Saybrook University, with deep sadness, is announcing today the death of Dr. Eugene Taylor, a noted scholar and 20-year member of our executive faculty.
“We are sorry to see Eugene go,” said Mark Schulman, President of Saybrook University, “He was a scholar and a teacher respected by all with whom he came in contact. He is, truly, irreplacable.”
Taylor died on January 30 at 10:30 a.m. EST with his family in attendance. He was 66.
Taylor was a prominent historian of psychology. The author of books including Shadow Culture: Psychology and Spirituality in America; The Mystery of Personality: A History of Psychodynamic Theories; and William James on Consciousness Beyond the Margins, he was a research historian at Harvard Medical School, the curator of Gordon Allport’s papers, and an internationally renowned scholar on the work of William James. He was also the founder of the Cambridge Institute of Psychology and Religion, a board member of the Philemon Foundation, a fellow in two APA divisions, and a founding member of The New Existentialists.
He held degrees from Southern Methodist University, Harvard Divinity School (where he was the 1983 William James Lecturer), and a PhD in the History and Philosophy of Psychology from Boston University.
An early student of humanistic psychology, Taylor was present at some of the earliest transpersonal psychology conferences in the1970s. Combined with his long-standing interest in Eastern religions, this exposure helped develop his scholarly interest in the study of consciousness itself, which he placed at the center of the psychological experience. Psychology, he emphasized, is a “person centered science,” in which the subjective experiences of everyone involved are at the center of best practice. He held that the current “neuro-revolution” in science will further affirm this: that the effort to study the neurons of the brain for the stirrings of consciousness will lead to the realization that there is no “empirical” way to study consciousness without involving radical subjectivity. To take that subjectivity into account as central to understanding rather than futilely trying to dismiss it was, he said, the essence of good science.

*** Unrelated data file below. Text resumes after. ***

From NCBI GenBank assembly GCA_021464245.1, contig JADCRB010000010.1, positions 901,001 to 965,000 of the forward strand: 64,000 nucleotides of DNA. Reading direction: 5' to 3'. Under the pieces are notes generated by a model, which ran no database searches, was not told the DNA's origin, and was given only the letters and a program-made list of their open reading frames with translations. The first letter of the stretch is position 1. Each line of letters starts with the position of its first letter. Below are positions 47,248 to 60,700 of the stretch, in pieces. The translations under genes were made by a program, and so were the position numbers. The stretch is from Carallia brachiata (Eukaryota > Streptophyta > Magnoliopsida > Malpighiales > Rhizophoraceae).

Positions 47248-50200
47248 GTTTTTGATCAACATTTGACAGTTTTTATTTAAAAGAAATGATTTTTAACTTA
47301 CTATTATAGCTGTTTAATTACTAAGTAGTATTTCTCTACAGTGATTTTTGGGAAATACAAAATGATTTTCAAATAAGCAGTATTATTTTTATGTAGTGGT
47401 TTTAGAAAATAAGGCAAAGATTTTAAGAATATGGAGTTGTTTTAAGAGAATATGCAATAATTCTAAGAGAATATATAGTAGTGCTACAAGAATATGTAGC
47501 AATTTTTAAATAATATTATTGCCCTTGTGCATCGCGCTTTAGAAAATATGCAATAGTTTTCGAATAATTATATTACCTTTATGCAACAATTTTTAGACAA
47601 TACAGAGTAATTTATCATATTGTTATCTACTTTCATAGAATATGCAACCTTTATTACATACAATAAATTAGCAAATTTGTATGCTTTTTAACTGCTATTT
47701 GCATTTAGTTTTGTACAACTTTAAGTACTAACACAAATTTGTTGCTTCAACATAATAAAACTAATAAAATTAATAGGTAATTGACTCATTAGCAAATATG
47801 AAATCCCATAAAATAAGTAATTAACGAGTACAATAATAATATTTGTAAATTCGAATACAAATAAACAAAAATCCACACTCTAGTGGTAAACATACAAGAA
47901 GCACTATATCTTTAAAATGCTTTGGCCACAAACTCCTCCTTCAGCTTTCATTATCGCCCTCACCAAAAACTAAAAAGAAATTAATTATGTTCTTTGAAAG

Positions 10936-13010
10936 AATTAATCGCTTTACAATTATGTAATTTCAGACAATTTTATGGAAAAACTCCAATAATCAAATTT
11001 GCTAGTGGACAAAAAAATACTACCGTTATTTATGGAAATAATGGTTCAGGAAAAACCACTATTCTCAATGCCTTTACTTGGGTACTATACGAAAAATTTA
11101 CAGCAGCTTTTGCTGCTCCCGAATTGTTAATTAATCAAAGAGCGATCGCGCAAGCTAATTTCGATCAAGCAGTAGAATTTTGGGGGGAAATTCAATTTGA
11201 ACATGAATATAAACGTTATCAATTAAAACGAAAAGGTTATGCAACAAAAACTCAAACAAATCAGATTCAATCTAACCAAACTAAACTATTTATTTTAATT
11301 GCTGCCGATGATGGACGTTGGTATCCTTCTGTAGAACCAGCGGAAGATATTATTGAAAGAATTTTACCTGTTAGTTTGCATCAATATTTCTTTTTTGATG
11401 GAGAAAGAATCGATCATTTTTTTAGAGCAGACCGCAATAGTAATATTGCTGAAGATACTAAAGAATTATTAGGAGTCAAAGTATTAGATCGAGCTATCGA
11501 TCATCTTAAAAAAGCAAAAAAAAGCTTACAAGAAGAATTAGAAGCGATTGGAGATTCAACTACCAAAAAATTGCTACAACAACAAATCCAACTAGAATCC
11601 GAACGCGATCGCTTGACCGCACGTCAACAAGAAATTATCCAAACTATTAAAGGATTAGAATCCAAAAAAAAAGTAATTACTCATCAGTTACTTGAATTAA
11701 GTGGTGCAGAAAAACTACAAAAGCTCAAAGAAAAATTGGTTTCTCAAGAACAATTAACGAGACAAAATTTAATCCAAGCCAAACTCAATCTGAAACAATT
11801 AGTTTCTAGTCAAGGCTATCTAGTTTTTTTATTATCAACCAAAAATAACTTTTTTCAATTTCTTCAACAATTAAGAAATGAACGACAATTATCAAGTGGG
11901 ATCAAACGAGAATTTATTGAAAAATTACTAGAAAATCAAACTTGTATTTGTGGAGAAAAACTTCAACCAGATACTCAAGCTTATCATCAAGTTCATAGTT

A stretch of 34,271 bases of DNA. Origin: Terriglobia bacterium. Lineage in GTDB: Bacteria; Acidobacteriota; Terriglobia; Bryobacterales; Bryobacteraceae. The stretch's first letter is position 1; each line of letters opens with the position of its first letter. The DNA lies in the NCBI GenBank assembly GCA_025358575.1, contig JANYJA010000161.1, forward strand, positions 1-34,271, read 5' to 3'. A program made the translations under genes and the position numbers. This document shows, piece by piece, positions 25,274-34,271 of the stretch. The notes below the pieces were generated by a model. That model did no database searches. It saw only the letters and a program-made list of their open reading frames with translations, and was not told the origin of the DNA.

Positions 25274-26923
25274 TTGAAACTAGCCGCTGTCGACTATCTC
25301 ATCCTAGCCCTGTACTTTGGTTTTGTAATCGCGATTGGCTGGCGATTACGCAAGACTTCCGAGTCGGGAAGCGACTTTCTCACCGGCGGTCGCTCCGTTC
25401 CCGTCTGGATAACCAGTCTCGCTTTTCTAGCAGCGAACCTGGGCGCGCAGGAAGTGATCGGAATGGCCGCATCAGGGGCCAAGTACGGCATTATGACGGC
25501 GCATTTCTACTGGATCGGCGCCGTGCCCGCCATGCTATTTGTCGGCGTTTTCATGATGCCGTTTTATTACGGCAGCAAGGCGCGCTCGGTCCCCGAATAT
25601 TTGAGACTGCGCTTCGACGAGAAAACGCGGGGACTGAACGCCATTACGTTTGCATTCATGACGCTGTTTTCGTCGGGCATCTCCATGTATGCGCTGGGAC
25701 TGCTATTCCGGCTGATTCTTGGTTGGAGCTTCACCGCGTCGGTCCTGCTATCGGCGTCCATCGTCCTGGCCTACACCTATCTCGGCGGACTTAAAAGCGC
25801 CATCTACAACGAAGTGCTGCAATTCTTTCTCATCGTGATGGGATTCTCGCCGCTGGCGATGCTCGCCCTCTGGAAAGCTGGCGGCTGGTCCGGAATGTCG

“There is no science anywhere that does not involve someone’s personal consciousness somewhere,” he wrote.
His work at Saybrook, where he at various times chaired the programs in Consciousness Studies and Humanistic & Transpersonal Psychology, inspired many to follow in his footsteps and put existential psychology at the center of their own work and practice.
“Eugene gave much of his life to humanistic psychology, and served in many ways as our historian,” said Louis Hoffman, the President of the Society for Humanistic Psychology (APA Division 32) and a colleague of Taylor’s on Saybrook’s executive faculty. “His passion for humanistic psychology was evident to anyone who knew him. His scholarship and, more importantly, the man, will be dearly missed by his students, colleagues, and the whole humanistic community.”